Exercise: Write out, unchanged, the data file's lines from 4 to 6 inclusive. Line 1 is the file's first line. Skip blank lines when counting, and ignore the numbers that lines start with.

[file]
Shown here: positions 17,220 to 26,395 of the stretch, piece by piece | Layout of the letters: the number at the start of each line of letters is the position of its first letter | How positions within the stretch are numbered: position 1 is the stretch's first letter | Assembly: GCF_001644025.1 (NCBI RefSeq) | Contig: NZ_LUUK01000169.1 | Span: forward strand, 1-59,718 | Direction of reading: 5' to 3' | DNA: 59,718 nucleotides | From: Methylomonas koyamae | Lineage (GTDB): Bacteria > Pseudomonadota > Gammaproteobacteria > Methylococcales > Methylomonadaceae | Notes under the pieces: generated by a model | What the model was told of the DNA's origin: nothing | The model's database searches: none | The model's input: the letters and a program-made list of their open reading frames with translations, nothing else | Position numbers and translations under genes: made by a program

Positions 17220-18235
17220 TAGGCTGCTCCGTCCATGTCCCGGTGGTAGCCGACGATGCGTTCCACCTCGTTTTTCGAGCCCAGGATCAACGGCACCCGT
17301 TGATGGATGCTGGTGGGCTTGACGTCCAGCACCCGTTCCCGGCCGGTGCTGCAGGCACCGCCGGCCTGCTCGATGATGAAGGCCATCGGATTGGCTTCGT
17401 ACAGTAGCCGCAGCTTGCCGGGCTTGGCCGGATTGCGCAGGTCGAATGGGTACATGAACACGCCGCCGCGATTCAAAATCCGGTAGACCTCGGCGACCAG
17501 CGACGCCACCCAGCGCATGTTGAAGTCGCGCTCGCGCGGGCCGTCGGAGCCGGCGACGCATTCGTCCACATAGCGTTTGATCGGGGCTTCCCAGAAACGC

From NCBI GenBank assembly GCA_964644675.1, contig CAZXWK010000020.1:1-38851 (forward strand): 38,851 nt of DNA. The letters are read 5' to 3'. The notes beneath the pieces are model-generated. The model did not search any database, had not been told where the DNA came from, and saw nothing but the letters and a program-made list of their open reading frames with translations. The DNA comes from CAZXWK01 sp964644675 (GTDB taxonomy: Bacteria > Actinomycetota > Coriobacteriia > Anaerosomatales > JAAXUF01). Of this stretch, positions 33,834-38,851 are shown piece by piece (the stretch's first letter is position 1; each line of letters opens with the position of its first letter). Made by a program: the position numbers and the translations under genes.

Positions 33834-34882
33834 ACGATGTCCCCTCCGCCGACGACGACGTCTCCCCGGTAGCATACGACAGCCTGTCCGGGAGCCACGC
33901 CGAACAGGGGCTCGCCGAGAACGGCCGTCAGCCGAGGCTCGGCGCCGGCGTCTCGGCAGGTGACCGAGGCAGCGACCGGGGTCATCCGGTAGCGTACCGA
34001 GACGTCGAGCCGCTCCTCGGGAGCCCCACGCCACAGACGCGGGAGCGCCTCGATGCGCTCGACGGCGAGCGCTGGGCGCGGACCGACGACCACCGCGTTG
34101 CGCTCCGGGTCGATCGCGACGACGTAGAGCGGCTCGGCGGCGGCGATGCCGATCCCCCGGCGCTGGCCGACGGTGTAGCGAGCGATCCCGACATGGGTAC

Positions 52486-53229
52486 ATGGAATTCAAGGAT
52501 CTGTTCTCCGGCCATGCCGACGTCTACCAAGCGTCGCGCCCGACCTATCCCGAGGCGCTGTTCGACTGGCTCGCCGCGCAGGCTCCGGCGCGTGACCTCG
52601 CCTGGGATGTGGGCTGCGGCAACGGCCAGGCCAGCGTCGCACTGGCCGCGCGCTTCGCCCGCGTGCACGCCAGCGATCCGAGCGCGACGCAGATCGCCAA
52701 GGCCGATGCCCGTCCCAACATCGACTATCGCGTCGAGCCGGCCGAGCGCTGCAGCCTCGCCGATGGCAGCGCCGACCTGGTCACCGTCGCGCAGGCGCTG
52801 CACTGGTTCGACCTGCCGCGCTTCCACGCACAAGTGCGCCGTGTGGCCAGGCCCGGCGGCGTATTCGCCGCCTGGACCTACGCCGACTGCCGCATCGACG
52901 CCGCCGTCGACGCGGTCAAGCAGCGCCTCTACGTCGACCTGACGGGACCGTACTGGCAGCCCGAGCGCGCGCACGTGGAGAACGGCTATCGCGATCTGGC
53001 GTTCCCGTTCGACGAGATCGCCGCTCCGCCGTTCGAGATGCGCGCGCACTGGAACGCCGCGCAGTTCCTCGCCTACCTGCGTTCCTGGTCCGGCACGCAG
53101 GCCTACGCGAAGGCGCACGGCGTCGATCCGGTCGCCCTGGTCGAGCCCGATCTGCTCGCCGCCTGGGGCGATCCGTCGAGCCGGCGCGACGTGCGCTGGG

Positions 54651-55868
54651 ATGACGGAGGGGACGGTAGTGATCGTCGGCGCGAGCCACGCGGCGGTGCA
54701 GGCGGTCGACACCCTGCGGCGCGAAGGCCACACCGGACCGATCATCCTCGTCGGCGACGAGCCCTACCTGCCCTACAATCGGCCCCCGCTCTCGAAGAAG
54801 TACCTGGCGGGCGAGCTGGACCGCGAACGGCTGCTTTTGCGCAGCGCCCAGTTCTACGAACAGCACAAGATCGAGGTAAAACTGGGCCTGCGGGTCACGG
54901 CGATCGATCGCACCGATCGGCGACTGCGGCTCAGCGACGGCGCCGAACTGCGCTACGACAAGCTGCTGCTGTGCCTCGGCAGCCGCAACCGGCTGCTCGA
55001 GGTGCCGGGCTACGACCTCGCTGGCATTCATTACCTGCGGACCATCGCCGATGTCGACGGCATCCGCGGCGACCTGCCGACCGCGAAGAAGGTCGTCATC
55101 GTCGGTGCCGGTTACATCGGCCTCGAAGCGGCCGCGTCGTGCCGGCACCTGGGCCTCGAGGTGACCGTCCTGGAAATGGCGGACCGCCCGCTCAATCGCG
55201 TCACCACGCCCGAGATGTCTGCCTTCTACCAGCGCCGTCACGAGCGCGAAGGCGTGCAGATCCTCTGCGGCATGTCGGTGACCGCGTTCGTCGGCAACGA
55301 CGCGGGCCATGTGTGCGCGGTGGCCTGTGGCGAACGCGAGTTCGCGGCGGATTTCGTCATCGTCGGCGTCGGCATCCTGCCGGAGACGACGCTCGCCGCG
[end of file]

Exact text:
17301 TGATGGATGCTGGTGGGCTTGACGTCCAGCACCCGTTCCCGGCCGGTGCTGCAGGCACCGCCGGCCTGCTCGATGATGAAGGCCATCGGATTGGCTTCGT
17401 ACAGTAGCCGCAGCTTGCCGGGCTTGGCCGGATTGCGCAGGTCGAATGGGTACATGAACACGCCGCCGCGATTCAAAATCCGGTAGACCTCGGCGACCAG
17501 CGACGCCACCCAGCGCATGTTGAAGTCGCGCTCGCGCGGGCCGTCGGAGCCGGCGACGCATTCGTCCACATAGCGTTTGATCGGGGCTTCCCAGAAACGC